In a 2020 statement, the UK Government confirmed its commitment to moving towards a more circular economy. And in a world where sustainability and environmental consciousnesses are becoming increasingly important, businesses of all sizes will have to play their part in the transition.
Below, we’ll explain what the circular economy is and discuss the benefits it can bring for small businesses. Plus, we’ll highlight some successful circular business models, and give practical insights for implementing circular practices within your business operations and supply chain.
The circular economy is an economic system designed to minimise waste by keeping materials and products in use for as long as possible. The traditional linear economy follows a 'take, make, dispose' model. In contrast, the circular economy seeks to close the loop and create a regenerative system.
According to the Ellen MacArthur Foundation, a charity committed to creating a circular economy, there are three key principles of a circular economy:
Even if your business doesn’t produce or sell physical products, there are still ways to participate in a circular economy. Here are some of the steps your small business can take if you’re looking to introduce a circular business model.
Assess your supply chain: Look for opportunities to reduce waste, reuse materials, or collaborate with suppliers to establish circular, ‘closed-loop’ systems. A sustainable supply chain will not only lower your business’s environmental impact, but also makes good financial sense too.
Rethink the design of your products or services: When designing your business’s products or services for a circular economy, it’s important that they have a focus on durability, reparability, and recyclability. And, you’ll want to consider using sustainable materials and using renewable energy sources in any business or manufacturing process.
Engage your employees: It’s much easier to introduce new business practices when you have the support of your team behind you. Helping your employees take ownership of what you’re trying to achieve can boost your company's circular economy efforts. Plus, it can be an empowering and motivating thing for your employees to do. Learn more about how to promote employee engagement here.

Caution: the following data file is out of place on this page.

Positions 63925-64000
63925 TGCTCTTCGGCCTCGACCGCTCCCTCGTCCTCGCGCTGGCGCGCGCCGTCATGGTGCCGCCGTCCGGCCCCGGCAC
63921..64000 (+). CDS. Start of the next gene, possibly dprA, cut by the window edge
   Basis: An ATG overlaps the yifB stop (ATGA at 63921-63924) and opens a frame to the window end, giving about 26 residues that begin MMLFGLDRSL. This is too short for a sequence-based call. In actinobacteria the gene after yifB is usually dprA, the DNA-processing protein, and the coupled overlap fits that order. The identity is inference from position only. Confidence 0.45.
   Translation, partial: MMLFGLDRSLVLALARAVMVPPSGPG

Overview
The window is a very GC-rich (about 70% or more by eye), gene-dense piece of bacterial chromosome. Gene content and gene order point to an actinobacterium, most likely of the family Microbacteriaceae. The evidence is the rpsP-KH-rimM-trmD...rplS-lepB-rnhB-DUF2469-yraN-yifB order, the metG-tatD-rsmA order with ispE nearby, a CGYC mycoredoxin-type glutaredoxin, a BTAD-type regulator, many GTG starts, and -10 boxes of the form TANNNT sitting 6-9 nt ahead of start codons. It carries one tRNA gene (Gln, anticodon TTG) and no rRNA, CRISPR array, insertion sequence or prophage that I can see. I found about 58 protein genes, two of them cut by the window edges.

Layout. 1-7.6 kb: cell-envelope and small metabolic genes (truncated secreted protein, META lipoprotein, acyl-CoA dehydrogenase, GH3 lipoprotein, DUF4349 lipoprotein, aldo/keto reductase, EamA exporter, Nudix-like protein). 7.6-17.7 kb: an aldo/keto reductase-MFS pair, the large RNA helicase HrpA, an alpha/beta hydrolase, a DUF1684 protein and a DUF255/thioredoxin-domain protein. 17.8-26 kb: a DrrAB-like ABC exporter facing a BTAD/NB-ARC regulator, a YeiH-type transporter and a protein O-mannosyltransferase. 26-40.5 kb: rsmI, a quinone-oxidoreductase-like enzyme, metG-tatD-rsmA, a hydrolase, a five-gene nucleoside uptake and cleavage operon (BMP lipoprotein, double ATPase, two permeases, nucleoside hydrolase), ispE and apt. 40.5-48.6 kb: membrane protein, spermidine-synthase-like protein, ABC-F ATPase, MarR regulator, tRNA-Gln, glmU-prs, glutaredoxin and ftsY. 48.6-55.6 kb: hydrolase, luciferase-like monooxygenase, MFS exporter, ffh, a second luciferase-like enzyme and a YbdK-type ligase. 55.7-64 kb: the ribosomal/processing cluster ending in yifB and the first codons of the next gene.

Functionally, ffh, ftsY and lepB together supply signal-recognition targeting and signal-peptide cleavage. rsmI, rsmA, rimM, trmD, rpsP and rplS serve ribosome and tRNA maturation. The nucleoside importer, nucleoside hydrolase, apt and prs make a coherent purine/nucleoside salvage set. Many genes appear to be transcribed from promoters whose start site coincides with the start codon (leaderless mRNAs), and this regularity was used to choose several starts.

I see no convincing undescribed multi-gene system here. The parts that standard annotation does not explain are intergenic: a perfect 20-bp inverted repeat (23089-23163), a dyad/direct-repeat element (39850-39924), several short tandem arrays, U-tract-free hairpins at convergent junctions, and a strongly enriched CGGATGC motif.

Incentivise your customers: It’s important to educate your customers and encourage them to participate in the circular economy by embracing the reuse, repair, or recycle mantra. You can do this by offering incentives for returning used products, like cosmetic brand LUSH and their Bring it Back Scheme. Alternatively, you could offer a discounted repair service to encourage a circular product cycle.
Collaborate with stakeholders: When you engage with like-minded businesses and industry associations such as the Ellen MacArthur Foundation, you’ll gain valuable insights into sustainable and circular business practices. Your business’s social media platforms is a great way to connect with these organisations.
A circular economy model not only aligns with increasing societal demands for sustainability and responsible business practices, but it can also bring about a host of commercial benefits to your business.
Let’s explore the business benefits of a circular economy model.
Enhanced customer loyalty: Consumers are becoming more aware of environmental issues. According to Funding Circle research, 66% of UK consumers would spend more on a product if it came from a sustainable business. So, embracing a circular model can help enhance your brand's reputation and attract customers who value sustainability.
Innovation and competitive edge: The circular economy model can encourage innovative thinking. A small businesses owner who adopts circular practices can differentiate themselves from competitors. They can seize new market opportunities and develop innovative products or services that align with circular economy principles.
Cost savings: The circular model encourages businesses to reuse and repair products wherever possible. This means businesses can optimise their resources and reduce the costs associated with new raw materials and waste management.
Here, we take a look at some of the businesses adopting successful circular economy business initiatives.
Sustainability and circularity are at the core of this Scottish artisan textile manufacturing business. When asked what the future of clothing will look like, Prickly Thistle’s founder Clare Campbell said: ‘They will have been designed with no fabric waste, they will be made with minimal hardware that is easily removed for recycling but also hardware that has multi-size adaptability.’
The outdoor apparel company actively promotes the transition to a circular economy by encouraging customers to repair and reuse their products. Their Worn Wear initiative means customers can trade in used Patagonia items for store credit. Not only does this approach reduce waste, but it also fosters brand loyalty and extends the life of their products.
In partnership with key industry bodies, SSE Renewables launched the new Coalition or Wind Industry Circulatory (CWIC). The partnership supports the re-use, refurbishment and re-engineering of broken wind turbine parts. Analysis from the group found that circularly of turbine parts could prevent more than 800,000 tonnes of parts from being scrapped.
Please note, SSE Energy Solutions has written this blog for information purposes only. We recommend speaking to your own business and financial advisors before taking any direct action that will impact your business.